Todalo, Cubanola Glide, Walla Wal
la Wiggle, Apache and Salome
dances so far in the shade that they
couldn't be seen with an X-ray.
Chicago just missed it, because
Prince Kuhio Kalanianaole, dele
gate to Congress from Hawaii, ' was
compelled to leave with his wife for
Washington laet night, after a
short but lively stay at the Congress
Hotel, during which champagne
flowed fast. With tears in his eyes
the prince bemoaned a fate that
severed him from Chicago before he
could introduce into society the
dance that replaces the beads and
filmy skirt of Salome with a pleas
ant smile and feathers.
And just to prove that the Hula
Hula is the concentrated essence of
rhythm, motion, art, science, pas.
sion and delight, the prince em
braced a friend and executed the
wiggly contortions and steps while
his beautiful but Amazonian
princess approved and adored.
"This danco was not naughty,"
said the prince, "till Americans
demanded something with local
color, and now it resembles the
Parisian cancan or hoochee-coochee.
I regret to state it is too often given
with the artist adorned in no other
apparel than a happy smile and a
girdle of brightly tinted feathers.
But I hear Chicago likes everything
unique, and beliove me this
dance is warranted to prevent super
fluous flesh from accumulating
around the abdomen."
At this point, by way of illustra
tion, C. W. Ashford, Honoluluized
American and one of the prince
Kill a News.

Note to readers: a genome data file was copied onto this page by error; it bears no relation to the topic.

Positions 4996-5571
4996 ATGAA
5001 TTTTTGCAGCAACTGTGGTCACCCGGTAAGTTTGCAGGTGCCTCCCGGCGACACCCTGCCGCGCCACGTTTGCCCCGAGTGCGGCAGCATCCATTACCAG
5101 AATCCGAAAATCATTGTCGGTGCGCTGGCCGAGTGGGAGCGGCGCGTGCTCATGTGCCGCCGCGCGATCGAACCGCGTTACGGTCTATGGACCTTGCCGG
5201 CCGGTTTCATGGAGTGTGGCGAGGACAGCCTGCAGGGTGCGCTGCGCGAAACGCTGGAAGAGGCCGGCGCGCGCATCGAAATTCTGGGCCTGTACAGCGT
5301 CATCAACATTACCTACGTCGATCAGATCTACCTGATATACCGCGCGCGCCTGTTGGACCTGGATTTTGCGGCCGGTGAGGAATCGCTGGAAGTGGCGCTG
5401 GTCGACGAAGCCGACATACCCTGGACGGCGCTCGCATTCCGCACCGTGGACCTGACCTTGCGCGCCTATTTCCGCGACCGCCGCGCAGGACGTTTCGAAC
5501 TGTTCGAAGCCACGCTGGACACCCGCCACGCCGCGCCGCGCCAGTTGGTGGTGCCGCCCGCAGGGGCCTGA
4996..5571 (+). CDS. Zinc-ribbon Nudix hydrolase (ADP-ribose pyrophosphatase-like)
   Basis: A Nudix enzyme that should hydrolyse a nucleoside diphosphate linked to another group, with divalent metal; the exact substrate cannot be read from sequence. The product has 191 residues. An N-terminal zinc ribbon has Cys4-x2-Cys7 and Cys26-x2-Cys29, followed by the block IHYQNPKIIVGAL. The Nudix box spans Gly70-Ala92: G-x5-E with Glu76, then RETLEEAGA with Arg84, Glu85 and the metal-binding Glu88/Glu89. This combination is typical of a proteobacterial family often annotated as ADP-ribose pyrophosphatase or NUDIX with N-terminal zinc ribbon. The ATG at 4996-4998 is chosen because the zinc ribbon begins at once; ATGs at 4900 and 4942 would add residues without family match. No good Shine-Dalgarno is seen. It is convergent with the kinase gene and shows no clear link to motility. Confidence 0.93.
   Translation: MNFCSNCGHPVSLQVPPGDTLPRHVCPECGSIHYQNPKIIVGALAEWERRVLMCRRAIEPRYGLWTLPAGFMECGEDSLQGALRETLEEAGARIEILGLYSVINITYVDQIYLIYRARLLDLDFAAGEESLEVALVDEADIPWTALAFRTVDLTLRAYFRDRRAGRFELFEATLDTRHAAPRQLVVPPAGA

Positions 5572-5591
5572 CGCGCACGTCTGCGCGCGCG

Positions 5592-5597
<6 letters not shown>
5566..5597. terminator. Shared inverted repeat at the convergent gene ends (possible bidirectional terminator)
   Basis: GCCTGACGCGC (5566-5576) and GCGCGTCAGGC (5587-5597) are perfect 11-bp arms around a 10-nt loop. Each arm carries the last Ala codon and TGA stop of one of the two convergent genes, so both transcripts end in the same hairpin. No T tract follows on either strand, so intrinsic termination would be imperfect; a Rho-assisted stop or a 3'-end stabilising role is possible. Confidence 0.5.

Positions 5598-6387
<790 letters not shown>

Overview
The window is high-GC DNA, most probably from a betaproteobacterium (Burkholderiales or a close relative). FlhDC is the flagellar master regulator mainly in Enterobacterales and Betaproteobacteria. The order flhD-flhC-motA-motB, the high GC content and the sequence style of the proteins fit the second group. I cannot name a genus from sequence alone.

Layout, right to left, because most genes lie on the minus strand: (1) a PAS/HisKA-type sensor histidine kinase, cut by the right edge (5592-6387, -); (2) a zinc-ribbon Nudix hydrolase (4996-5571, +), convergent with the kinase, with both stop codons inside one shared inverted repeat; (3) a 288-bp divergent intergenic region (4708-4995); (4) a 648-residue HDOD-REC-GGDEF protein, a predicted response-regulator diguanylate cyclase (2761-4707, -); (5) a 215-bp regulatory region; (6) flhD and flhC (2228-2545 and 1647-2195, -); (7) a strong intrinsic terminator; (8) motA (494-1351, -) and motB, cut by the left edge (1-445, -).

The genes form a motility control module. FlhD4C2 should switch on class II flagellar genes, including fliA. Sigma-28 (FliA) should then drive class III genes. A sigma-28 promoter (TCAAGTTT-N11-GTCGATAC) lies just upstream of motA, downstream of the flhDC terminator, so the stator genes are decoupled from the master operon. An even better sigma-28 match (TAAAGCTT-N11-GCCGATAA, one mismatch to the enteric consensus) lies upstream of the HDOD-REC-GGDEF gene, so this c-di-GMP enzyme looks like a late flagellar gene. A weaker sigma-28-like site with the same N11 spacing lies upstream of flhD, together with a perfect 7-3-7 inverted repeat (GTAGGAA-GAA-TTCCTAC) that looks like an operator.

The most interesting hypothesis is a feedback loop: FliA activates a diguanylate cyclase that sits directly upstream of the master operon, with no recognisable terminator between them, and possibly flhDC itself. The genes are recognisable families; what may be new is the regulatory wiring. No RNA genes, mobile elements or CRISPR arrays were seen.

The drougth still cpntipues, but
owing to the water from the pipe
line it is remarkable how the horses
and cattle remain in good condition.
lne Kuia citizens, powever, are
patiently waiting for the supervisors
to appropriate money to lay the
Potatoes are very scarce in Kula
at present. If the blight fails to
make its usual call they will be
plentiful in the near future.
Mrs. Dora Von Tempsky is build
ing a fine dairy barn at her ranch.
Last summer an epidemic of
whooping cough broke out in Kula,
but notwithstanding all efforts to
check it, it is still raging. One in
fant has died from it. .
Mr. W. O. Aiken and Mr. Enos
Vincent were in Kula last week.
Mr. A. M. Brown, the deputy
county attorney of Honolulu, was
several days in Kula to look over
suite, gave a suggestion of the Hula
Hula, whistling "Every Little
Movement" as an appropriate ac
companiment. "That's it," laughed his high
ness, watching his friend gambol
about, with arms and legs going so
rapidly that he looked like an in
toxicated octopus. "That beats the
Merry Widow, the Apache or any
other wiggle you choose to name.
It's only we Hawaiians who under
stand just what 'every little move
ment means. Really, now how
would Chicago like it, do you
The princess, a massive lady,
richly dressed, who was high chief
ess of the Island of Kauai before
her marriage, nodded her head in
corroboration every time the prince
"We don't worship volcanoes any
more," said the prince, "or my
wife would have the hereditary right
to do some incantations for you.
We go to Washington, D. C, now,
and are horribly civilized; but we
have much of the old blood in us
In Probate At Chambers,
In the Matter of the Estate of
ANTON E GONSALVES TEI
XEIRA, Late of Wailuku, Maui,
Order of Notice of Petition fo
Allowance of Accounts, Determin